Marketers can’t afford to waste a good recession. They should instead be looking for ways to win. But how can they do so? Rebecca Dykema, SVP Clients, Partnership and Digital Transformation at CreativeX believes the answer lies in creative data.
The latest IPA Bellwether report came with a word of caution for UK marketers - budget growth is likely to come to a halt. Against the context of a looming recession, rising inflation, and consumer confidence at an all-time low, on paper, this news doesn't bode well for marketers.
The typical knee-jerk reaction in a recession is to slash innovation budgets. But this doesn’t have to, and indeed shouldn’t be, the case. Innovation in times of crisis actually separates the brands that win and those that disappear.
Creative has the power to increase advertising profitability, but marketers have always struggled to distinguish what works and what doesn’t - insert John Wanamaker’s age-old adage here (“half the money I spend on advertising is wasted; the trouble is I don't know which half”). In recent years, we’ve optimised for engagement, reach, audience and channel, because that’s what we could measure, rather than the efficacy of the creative itself - a performance driver many believe can’t be measured. But in 2022, that has changed. Despite the rough roads ahead, the most sophisticated marketers in the world are investing in innovation. To get ahead of the challenge of tightened budgets, they are using creative data to drive more efficient advertising.
Creative data: the gold mine
Every creative execution contains thousands of elements - visual, auditory, and contextual. Imagine a world in which these elements could be objectively measured and correlated to performance. Marketers are sitting on years of ad content which could provide a view of what creative elements do and don’t correlate to successful campaign outcomes. It’s like an entire asset class of data just waiting to be mined. The trouble is many marketers don’t yet know they have this data, let alone how to use it.
So what does creative data look like in real terms? Marketers can use insights to establish creative quality principles, whether that's consistent logo usage, framing or audio settings - standards which are proven by Google and Meta to contribute to improved media performance. Together, these make up a Creative Quality Score (CQS) - an industry standard metric which measures content effectiveness by tracking the inclusion of creative quality best practices.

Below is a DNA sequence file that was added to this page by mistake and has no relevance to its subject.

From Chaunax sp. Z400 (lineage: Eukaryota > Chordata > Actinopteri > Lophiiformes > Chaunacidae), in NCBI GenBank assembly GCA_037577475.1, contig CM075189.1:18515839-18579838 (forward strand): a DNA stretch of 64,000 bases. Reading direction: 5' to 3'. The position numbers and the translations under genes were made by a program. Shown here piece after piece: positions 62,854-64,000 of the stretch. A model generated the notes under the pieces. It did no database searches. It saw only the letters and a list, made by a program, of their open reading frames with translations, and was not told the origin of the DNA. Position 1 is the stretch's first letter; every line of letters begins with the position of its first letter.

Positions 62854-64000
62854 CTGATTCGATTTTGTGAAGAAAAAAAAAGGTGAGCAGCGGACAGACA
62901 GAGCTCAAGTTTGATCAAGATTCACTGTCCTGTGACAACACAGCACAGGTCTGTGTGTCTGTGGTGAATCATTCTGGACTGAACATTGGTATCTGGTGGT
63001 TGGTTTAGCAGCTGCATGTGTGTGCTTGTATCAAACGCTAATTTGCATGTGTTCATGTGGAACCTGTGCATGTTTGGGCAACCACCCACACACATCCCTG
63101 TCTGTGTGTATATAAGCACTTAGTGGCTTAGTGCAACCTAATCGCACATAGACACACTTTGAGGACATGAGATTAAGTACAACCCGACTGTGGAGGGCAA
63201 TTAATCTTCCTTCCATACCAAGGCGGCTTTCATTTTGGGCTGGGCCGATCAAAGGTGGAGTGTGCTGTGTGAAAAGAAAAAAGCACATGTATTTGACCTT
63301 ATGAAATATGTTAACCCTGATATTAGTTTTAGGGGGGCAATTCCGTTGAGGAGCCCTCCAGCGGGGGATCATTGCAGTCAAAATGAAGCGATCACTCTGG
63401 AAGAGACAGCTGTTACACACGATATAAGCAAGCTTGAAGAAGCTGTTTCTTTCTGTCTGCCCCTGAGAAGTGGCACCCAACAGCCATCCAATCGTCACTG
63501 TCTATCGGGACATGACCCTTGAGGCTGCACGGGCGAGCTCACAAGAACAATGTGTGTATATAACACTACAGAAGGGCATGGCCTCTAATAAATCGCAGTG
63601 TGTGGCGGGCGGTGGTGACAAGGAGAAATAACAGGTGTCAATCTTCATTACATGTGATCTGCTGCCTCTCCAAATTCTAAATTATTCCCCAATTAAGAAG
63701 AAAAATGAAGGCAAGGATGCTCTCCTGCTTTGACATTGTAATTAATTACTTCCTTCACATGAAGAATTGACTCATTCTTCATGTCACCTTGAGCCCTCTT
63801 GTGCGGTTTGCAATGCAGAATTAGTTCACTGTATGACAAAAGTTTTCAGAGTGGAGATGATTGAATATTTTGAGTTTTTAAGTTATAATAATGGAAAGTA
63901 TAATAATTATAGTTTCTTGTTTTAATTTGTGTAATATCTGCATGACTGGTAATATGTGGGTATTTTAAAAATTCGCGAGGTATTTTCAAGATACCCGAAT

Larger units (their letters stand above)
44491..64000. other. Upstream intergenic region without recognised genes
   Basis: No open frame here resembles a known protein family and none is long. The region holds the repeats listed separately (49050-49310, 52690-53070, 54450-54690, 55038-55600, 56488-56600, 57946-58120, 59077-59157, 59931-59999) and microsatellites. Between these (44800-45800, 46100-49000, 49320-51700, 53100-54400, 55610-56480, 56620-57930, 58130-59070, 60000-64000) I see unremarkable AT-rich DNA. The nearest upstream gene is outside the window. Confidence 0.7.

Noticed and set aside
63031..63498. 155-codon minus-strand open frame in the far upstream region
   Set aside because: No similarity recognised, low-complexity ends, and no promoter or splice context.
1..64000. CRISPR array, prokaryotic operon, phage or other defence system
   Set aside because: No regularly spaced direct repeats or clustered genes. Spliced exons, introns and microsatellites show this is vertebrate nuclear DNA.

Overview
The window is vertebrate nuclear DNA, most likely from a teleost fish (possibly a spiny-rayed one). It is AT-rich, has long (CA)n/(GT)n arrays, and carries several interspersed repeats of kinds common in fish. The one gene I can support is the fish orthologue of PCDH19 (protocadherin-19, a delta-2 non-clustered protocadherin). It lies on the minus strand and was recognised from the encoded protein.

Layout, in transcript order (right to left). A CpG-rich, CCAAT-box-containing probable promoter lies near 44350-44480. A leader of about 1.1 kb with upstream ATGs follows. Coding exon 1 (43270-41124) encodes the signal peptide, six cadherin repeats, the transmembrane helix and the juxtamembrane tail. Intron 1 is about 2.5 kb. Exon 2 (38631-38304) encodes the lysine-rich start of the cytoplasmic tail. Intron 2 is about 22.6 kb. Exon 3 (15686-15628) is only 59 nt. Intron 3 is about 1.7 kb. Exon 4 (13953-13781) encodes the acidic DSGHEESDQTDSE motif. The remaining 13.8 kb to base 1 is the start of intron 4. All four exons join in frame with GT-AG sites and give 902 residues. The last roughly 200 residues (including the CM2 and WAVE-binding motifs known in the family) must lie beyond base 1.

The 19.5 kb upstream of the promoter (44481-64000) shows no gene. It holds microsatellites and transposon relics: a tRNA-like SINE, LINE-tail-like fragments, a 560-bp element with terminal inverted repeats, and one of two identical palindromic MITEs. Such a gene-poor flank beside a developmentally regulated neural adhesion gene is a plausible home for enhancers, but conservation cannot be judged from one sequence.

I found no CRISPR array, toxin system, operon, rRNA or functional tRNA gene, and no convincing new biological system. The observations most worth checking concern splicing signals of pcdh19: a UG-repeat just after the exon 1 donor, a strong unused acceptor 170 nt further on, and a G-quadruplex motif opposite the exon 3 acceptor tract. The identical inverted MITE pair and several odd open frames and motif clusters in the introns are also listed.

Unlocking success with a Creative Quality Score
A CQS links to improved media efficiency, such as lower performance costs, higher return on investment and an uptick in brand lift. Yet - based on the CreativeX database of over 1M ads - the average CQS is just 28%. In other words, more than 70% of ads are not meeting platform recommended best practices (like Meta's Brilliant Basics or YouTube's ABCDs). And the spend behind those creatives is even higher - over 55%. Extrapolate this to industry spend and marketers could be looking at over $10bn spent on creative that doesn’t meet the minimum standard required to cut through on platforms.
Half of the world’s biggest brands are already harnessing the power of creative data. For instance, Nestlé’s CMO, Aude Gandon has rallied the brand’s 2,000 brands and 186 markets around a single metric. Every 10% increase in CQS correlates to around an 11% decrease in cost-per-view. In another example, Heineken found that doubling its CQS correlated to 50% uptick in brand lift.
Survive the next downturn with innovation
Marketers shouldn’t waste a good recession. This is the moment to leverage the latest innovation in data and tech to make your creative work harder. By tapping into creative data today, marketers will be able to drive more efficient media and stretch their shrinking budgets. Setting themselves up for the bigger opportunity, marketers will finally be able to understand which of their creative elements are driving performance. So that they can make the case for creative excellence across all their campaigns with confidence, not just during recession but once out the other side, too.
By Rebecca Dykema
SVP Clients, Partnership and Digital Transformation